Following a week of wet and windy weather, the evening of Saturday 16 May was fine and clear and provided perfect conditions for a night ramble at Mt Rothwell.

Mt Rothwell property is 450 hectares of land formerly owned by a member of the Chirnside family and contains woodland, granite outcrops and remnant native grassland. It is surrounded by predator-proof fencing which provides a safe haven for the native animals

The Friends’ group met our Volunteer Guide for the evening, John Holman at the Biodiversity Interpretation Centre.

Group arrive at centre

We accompanied him as he fed rabbit portions to captive Spot-tailed and Eastern Quolls in their breeding enclosures. Another enclosure was home to Feathertail Gliders who were given nectar, fruit and mealworms.

Spot-tailed Quoll

Spot-tailed quoll devouring rabbit portion

We enjoyed a picnic tea after which John gave us a short talk about Mt Rothwell. He explained the importance of maintaining the fence and this is checked everyday to make sure there are no breaches which might allow foxes or cats to enter the sanctuary. Other priorities include dealing with long term environmental concerns including rabbit eradication, removal of Serrated Tussock and restoration through affiliation with Landcare.

After dark we started our walk.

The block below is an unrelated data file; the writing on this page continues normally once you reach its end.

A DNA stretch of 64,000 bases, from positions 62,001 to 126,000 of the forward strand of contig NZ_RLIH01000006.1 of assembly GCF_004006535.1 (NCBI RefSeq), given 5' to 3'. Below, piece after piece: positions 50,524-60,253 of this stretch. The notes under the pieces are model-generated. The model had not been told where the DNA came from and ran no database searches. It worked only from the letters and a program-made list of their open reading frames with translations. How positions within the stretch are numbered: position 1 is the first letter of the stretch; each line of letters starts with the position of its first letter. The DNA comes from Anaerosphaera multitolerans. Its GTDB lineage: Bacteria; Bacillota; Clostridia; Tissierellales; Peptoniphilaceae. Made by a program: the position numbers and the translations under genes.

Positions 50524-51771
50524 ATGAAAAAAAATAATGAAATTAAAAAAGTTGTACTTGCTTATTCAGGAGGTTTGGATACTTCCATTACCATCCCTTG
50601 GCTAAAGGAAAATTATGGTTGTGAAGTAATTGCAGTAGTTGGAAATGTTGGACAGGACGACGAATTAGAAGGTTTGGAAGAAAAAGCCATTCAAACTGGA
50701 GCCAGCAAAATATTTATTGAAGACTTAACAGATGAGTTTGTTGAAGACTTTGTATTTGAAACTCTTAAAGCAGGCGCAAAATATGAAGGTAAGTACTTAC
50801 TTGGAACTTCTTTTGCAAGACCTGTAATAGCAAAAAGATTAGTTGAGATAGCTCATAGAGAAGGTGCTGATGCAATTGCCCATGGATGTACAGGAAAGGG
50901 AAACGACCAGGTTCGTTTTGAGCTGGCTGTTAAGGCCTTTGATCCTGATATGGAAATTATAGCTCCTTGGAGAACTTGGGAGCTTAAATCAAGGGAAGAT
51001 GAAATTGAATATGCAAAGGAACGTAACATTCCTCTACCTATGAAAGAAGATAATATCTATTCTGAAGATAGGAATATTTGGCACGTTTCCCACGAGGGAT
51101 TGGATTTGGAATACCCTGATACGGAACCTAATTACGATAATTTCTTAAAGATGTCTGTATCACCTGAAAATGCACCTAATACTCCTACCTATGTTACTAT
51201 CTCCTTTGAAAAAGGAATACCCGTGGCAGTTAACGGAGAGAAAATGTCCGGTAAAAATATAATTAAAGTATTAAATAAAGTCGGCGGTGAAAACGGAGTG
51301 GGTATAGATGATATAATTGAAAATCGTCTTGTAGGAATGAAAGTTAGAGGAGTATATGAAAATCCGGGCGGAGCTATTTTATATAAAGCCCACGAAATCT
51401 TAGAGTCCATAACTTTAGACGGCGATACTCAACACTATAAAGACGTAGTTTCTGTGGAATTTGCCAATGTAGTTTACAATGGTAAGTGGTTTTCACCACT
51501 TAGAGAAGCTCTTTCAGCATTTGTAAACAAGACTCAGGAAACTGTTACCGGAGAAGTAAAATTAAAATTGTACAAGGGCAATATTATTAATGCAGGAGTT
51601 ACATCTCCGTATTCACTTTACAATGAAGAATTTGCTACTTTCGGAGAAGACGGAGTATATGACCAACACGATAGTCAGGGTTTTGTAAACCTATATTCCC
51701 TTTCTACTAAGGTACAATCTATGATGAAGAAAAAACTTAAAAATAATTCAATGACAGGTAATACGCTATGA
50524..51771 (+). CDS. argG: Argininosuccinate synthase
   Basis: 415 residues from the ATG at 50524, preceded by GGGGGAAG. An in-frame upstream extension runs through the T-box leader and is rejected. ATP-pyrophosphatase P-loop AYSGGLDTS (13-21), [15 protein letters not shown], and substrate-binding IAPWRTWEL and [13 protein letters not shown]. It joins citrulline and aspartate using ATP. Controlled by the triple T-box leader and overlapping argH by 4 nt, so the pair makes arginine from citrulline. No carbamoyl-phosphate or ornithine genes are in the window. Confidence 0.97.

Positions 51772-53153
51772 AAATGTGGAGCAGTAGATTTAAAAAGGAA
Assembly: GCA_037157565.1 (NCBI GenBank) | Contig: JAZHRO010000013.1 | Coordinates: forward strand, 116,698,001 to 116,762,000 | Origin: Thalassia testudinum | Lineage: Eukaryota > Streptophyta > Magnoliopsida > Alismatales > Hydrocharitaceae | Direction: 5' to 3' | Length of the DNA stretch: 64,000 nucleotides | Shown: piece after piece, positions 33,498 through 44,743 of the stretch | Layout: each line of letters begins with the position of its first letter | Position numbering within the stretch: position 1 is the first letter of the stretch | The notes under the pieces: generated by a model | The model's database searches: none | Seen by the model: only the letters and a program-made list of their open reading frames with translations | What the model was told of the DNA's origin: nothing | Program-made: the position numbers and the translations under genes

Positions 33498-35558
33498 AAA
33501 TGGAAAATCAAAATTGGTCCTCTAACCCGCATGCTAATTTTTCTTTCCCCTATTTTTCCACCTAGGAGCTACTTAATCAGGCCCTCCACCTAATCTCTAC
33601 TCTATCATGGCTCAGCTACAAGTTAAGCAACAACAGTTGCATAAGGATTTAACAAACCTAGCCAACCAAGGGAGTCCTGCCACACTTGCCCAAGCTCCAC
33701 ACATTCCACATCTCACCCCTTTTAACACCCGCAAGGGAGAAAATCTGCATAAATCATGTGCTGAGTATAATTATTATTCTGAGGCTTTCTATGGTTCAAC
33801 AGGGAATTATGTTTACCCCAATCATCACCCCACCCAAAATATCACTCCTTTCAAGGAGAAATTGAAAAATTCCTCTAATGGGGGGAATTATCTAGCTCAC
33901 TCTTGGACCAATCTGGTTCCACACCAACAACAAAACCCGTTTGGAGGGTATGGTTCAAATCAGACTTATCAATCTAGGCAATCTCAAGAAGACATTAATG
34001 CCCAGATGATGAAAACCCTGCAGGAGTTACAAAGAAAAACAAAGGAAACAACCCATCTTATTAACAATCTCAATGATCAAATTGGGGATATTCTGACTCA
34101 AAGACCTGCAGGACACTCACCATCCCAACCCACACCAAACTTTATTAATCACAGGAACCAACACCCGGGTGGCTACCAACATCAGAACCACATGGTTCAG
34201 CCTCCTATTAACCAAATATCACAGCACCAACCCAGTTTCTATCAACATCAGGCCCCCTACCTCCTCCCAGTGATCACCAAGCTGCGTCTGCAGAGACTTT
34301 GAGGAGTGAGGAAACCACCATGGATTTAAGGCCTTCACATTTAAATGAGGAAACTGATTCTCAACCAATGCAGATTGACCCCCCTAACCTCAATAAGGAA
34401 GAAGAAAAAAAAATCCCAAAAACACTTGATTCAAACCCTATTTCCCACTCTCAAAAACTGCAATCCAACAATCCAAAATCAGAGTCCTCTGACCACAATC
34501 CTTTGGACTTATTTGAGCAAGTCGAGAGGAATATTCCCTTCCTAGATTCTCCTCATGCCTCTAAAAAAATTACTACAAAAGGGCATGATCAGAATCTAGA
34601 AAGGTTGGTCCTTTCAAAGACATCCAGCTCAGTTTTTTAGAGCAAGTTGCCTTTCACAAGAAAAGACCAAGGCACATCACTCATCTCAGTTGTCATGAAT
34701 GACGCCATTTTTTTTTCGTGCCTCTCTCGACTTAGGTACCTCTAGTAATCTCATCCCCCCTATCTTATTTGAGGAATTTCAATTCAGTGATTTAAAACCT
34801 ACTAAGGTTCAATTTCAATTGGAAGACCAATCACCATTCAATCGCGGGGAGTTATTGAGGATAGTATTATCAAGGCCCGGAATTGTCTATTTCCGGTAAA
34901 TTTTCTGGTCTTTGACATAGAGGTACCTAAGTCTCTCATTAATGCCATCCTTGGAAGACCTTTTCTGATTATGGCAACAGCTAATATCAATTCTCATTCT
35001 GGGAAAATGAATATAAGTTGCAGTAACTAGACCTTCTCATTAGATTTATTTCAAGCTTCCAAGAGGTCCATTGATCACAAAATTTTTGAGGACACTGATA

Night walk

Setting off for night walk

One of our first sightings was an Eastern Quoll. 

Eastern Quoll

Eastern Quoll

Sightings of animals

During the walk we saw the following animals:

Eastern Barred Bandicoots

Eastern Barred Bandicoots

Common Brushtail Possums

Common Brushtail Possums

Southern Brown Bandicoots

Southern Brown Bandicoots

Rufous Bettongs

Rufous Bettongs

Brush-tailed Rock Wallabies

Brush-tailed Rock Wallabies

Eastern-barred Bandicoots and Brush-tailed Rock Wallabies are critically endangered in Victoria and their populations at Mt Rothwell are crucial to the survival of these species.

We found the night walk very informative and the frequent sightings of rare native marsupials gave us a glimpse into the past and what the landscape may have resembled before the land was cleared for pasture with the introduction of sheep and cattle as well as feral predators such as cats and foxes.

We thanked John for his volunteer guiding before leaving the Centre and making our way home.



Our thanks to Jacqui Young, Reserve Officer for her support in organising the event, and to Di Trewenack and Graham Lee for their great photographs.

 Kaye Traynor

Events Calendar


Wed 10:00am - 11:00am

Ten ways to get involved


There are lots of different ways that you can get involved in protecting habitats, conserving biodiversity and enhancing the natural beauty of the area around Anglesea and Aireys Inlet. Learn more

Get involved and support us

Sign up for membership

ANGAIR membership gives you access to a range of great activities and benefits. Learn more about all these benefits as well as how to sign up and renew.

Sign Up

Get to know your local Friends groups

There are a number of wonderful local Friends Groups that provide ANGAIR members and the community with opportunities for involvement.

Find a local group

Go to top